The COVID-19 pandemic has significantly changed the workplace since its emergence in the early spring of 2020. According to a recent study conducted by Stanford, the rate of Americans working from home full-time has increased dramatically, from 7% prior to the pandemic to an astonishing 42%.
As the pandemic has shifted the way we work, the traditional expectations of formal business attire and frequent business travel have been replaced by more relaxed clothing and remote meetings. Companies are increasingly transitioning to permanent remote work arrangements, leaving us to ponder what the future of the workplace will look like. It is clear that the changes brought on by the pandemic will have a lasting impact on the way we work, and it will be interesting to see how the new ‘normal’ will be shaped by this shift.
The BBC Visual and Data Journalism Team recently released an intriguing depiction of what a typical workday could look like in the post-COVID-19 era. The report features a range of changes to the workplace environment that are likely to be adopted, as well as some that may come as a surprise. The report is expected to be of great interest to employers and employees alike as they prepare to transition back to the workplace.
According to Hugh Pearman, a member of the Royal Institute of British Architects, there is already a diminishing demand for large-scale office spaces. Pearman believes that, in response to this, new workspaces will be constructed in locations away from congested metropolitan areas.
In order to encourage collaboration and creativity between colleagues, smaller offices are being deliberately designed to enable face-to-face meetings. This offers an opportunity to break away from the traditional workday of solely working at a computer, and instead encourages a more efficient and productive use of time. As the modern work-life balance has shifted, the days of spending an entire day typing away at a keyboard are now a thing of the past and can easily be done from the comfort of one’s home.
Additionally, modern buildings are likely to incorporate “touchless technology” such as data science, facial recognition, and voice activation. In order to further reduce the risk of infection, air conditioning units may be equipped with ultraviolet lamps that are capable of eliminating germs and viruses. Furthermore, metals with antimicrobial properties, such as copper, may be used in areas that receive frequent human contact.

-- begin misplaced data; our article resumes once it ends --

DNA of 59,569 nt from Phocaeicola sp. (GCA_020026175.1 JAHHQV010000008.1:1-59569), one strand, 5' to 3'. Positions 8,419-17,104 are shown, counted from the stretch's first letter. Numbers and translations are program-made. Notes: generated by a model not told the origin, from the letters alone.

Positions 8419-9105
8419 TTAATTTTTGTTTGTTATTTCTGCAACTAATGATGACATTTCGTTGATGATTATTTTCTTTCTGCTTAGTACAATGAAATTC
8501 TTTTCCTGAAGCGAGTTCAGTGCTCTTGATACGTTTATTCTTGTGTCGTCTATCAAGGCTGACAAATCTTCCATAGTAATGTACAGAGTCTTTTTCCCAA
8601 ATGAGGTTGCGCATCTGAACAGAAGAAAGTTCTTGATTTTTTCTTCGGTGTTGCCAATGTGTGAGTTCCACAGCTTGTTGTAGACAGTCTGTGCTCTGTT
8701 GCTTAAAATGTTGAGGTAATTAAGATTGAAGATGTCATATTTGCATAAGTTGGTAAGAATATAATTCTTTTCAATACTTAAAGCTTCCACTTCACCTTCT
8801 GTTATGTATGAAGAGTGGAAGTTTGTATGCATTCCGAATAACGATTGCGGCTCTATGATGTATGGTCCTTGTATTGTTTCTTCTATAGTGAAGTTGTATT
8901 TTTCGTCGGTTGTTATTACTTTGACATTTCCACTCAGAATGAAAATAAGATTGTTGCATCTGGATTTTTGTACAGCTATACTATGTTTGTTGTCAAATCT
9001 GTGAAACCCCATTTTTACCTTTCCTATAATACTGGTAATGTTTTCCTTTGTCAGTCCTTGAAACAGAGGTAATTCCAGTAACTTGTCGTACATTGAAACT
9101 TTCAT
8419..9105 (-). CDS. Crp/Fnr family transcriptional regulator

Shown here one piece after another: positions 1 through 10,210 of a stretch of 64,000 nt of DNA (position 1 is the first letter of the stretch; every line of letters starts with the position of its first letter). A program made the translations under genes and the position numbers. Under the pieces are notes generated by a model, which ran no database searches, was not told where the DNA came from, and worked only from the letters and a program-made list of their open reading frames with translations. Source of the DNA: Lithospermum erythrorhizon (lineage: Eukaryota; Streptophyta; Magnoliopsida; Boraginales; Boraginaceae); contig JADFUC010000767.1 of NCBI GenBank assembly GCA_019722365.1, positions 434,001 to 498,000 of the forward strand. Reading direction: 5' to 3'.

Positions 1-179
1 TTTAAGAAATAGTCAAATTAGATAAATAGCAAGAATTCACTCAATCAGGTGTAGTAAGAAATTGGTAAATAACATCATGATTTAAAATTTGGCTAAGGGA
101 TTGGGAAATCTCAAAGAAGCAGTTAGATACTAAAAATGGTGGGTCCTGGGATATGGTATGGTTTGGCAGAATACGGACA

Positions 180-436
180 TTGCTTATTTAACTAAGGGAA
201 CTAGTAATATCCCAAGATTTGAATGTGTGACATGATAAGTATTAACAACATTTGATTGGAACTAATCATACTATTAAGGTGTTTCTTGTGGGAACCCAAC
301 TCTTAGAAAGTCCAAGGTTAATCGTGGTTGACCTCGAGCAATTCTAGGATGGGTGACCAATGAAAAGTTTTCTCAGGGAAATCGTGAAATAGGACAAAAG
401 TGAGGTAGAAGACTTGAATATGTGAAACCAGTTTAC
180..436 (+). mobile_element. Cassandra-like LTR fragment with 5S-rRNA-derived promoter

“The Exodus from the City”
Pearman then references the historical record to demonstrate how health considerations have been a driving force behind significant alterations in infrastructure. In particular, he points to the late nineteenth and early twentieth centuries, when mounting worries about illness and air pollution propelled people to relocate from densely populated city centres to new and growing suburban areas.
According to a recent Politico article, the worldwide phenomenon of urban migration is being fueled by the shift to telecommuting as a result of the COVID-19 pandemic. This piece, titled “The Death of the City,” suggests that when workers realise they can work from any location, those with the means to do so are choosing to relocate to places that offer more opportunities and brighter futures.
“Making Working-from-home Work”
In recent times, with a growing number of people shifting to remote working, the notion of what constitutes a home is changing. UK architect, Grace Choi has noticed this shift, with an increase in requests for home offices and work studios to be included in new builds. This indicates that the idea of home is becoming more multifaceted, with people now needing to accommodate both living and working within the same space.
As we shift to a world of remote work arrangements, “we’re all going to need to design our space in a more logical manner,” says Choi.
As the workplace continues to evolve, we will all need to adjust to the changes that come with becoming hybrid employees. This means that, in the coming months and years, we need to be prepared to work both from home and in the office. It is clear that remote working is now an integral part of our lives and is here to stay.